Catalan Gothic, or southern Gothic, could be defined as the variant of the Gothic style that developed in the European Mediterranean area, and that was especially relevant in the territories of the Crown of Aragon.
A new king and a new style
King James II the Righteous is usually considered as the introducer of the Gothic style in Catalonia. James II reached the throne of the Crown of Aragon in 1291, on the death of his brother, Alfonso III. Until then he had been king of Sicily. His first wife, Blanca de Anjou, although borned in Naples, belonged to one of the most important dynasties in France at the time. Perhaps through her, he got to know that new style that was prevailing in Europe.
Thus, it will be at the end of the 13th century that the new style will begin to replace the Romanesque constructions that until then had been built in Catalonia.
And it will be above all an urban style, that historic moment coincided with the greatest commercial expansion of the Catalan-Aragonese Crown throughout the Mediterranean. And with it, the great growth of cities.
A gothic with its own characteristics
We often speak in our tours of Catalan Gothic as a style, especially in architecture, with certain differences from the Gothic that can be found in northern Europe; in France, Germany or England, to give some examples.
Among these differences, there are always two of them easier to understand than it may seem: horizontality and single space. In fact, both are related and the second is a consequence of the first.
If we had to define Gothic architecture with a single adjective, it is likely that it was vertical. Technological innovations made it possible to construct ever higher buildings and theology was in charge of interpreting them as elevations towards heaven that brought men closer to God. If we think of the great French cathedrals, started in the 12th century, this is the feeling they give us.
To support these heights, a system of buttresses and flying buttresses was necessary to allow the weight of the vaults leaning on the ground. In this leaning system, the lateral naves played an important role. Even being inside the church, its function was more structural than liturgical. Much narrower and of lower height, they became differentiated spaces from the central nave, the true worship space.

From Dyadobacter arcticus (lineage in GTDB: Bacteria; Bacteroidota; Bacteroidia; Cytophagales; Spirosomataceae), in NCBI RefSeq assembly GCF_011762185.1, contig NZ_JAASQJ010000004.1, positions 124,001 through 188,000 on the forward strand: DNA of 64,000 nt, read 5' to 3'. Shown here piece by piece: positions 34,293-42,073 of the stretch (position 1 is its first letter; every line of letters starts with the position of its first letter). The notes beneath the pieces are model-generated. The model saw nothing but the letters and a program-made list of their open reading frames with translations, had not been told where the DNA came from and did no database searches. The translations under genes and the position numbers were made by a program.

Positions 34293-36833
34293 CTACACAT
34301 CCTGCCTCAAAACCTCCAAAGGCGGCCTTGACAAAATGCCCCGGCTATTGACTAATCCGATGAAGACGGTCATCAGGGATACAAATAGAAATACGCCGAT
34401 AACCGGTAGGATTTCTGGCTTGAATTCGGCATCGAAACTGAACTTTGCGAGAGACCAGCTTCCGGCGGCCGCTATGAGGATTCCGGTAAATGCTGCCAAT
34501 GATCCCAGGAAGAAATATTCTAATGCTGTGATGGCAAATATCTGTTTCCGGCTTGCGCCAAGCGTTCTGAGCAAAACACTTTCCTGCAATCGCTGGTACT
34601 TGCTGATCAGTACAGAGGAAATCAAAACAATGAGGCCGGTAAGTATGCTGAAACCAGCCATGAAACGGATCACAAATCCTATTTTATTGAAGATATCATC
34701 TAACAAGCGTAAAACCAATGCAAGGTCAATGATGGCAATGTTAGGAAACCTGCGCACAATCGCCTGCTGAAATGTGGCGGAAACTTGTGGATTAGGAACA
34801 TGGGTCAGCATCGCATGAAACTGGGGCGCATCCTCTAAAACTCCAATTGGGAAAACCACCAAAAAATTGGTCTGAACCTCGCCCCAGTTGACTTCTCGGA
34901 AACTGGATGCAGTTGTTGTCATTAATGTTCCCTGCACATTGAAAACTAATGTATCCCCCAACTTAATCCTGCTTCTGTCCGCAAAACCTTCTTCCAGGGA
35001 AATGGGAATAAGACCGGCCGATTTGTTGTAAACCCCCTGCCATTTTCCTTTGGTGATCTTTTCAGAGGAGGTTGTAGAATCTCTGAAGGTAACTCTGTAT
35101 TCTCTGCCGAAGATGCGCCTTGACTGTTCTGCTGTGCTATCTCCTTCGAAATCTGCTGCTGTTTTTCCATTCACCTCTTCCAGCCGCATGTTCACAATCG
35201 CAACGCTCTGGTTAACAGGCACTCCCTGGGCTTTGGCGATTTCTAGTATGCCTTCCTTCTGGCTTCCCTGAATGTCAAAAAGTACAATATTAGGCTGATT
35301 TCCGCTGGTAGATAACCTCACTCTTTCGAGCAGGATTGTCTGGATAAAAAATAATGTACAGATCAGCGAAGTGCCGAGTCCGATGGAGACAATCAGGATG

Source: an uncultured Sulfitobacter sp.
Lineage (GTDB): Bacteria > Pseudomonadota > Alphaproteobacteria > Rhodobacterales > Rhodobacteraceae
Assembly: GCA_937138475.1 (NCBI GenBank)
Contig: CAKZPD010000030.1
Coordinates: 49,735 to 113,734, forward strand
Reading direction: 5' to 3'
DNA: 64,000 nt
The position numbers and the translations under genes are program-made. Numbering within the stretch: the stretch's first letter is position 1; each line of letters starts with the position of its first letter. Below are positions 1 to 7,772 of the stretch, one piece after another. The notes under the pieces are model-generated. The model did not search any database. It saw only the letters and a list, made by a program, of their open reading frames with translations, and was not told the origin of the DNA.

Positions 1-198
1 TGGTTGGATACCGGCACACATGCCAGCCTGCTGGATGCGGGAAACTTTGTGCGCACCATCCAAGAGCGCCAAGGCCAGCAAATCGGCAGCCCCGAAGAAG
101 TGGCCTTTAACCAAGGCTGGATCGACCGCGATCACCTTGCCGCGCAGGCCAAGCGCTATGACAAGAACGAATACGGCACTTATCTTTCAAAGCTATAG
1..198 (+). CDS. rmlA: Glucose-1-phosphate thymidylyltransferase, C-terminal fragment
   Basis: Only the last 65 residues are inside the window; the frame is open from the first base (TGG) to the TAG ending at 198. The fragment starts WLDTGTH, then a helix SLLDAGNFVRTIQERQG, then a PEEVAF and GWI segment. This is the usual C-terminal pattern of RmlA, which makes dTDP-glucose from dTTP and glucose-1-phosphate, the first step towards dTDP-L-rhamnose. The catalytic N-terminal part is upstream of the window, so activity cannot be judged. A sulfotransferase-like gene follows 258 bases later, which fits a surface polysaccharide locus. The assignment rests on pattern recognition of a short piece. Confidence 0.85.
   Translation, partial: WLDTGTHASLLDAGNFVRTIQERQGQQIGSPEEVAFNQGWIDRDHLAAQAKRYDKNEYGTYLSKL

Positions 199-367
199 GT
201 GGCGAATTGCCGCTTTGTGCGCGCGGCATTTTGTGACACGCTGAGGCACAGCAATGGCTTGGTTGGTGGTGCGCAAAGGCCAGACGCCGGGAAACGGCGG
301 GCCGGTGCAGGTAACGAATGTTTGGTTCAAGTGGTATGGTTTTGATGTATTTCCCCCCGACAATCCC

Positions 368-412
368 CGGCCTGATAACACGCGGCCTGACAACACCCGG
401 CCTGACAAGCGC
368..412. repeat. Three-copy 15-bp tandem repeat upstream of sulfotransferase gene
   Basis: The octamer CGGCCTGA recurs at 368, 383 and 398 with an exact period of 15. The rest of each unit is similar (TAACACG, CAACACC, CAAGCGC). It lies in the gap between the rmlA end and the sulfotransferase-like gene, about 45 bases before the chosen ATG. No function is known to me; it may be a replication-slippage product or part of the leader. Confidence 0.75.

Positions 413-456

More width than height
But the southern Gothic arises almost a century later. Therefore, technological innovations had advanced and allowed us to go a little further. Spaces of a certain height but much wider could be built.
The discharge of the tensions of the vault were therefore more distributed and since the interior pillars, they could be more separated, the resulting spaces were wider.
And if they are wider, it means that the interior space will not be so divided, it will be more unitary.
Also, as the spaces are wider, the feeling of height is reduced. And although we have a few meters high to the vault, the feeling that it produces is that the set is lower. And it’s not that it’s much lower; what happens is that everything is much more proportionate.
When this technology advances even more, parttioned spaces will eventually disappear and single-nave churches will be built, such as the church of Santa Maria del Pi, from the mid-14th century or the great Gothic nave of the cathedral of Girona, started in 1417.
In this same line, buttresses and flying buttresses, the most relevant physical elements of the exterior of a Gothic building, have a different role in Catalan Gothic.
But we will tell you about this another day. We hope this post has not been too heavy for you. And we hope to show all the practice of this theory on your next visit. The Gothic Quarter, a walk through medieval Girona or a visit to the Santes Creus monastery are just some of the tours where you can learn much more about Catalan Gothic.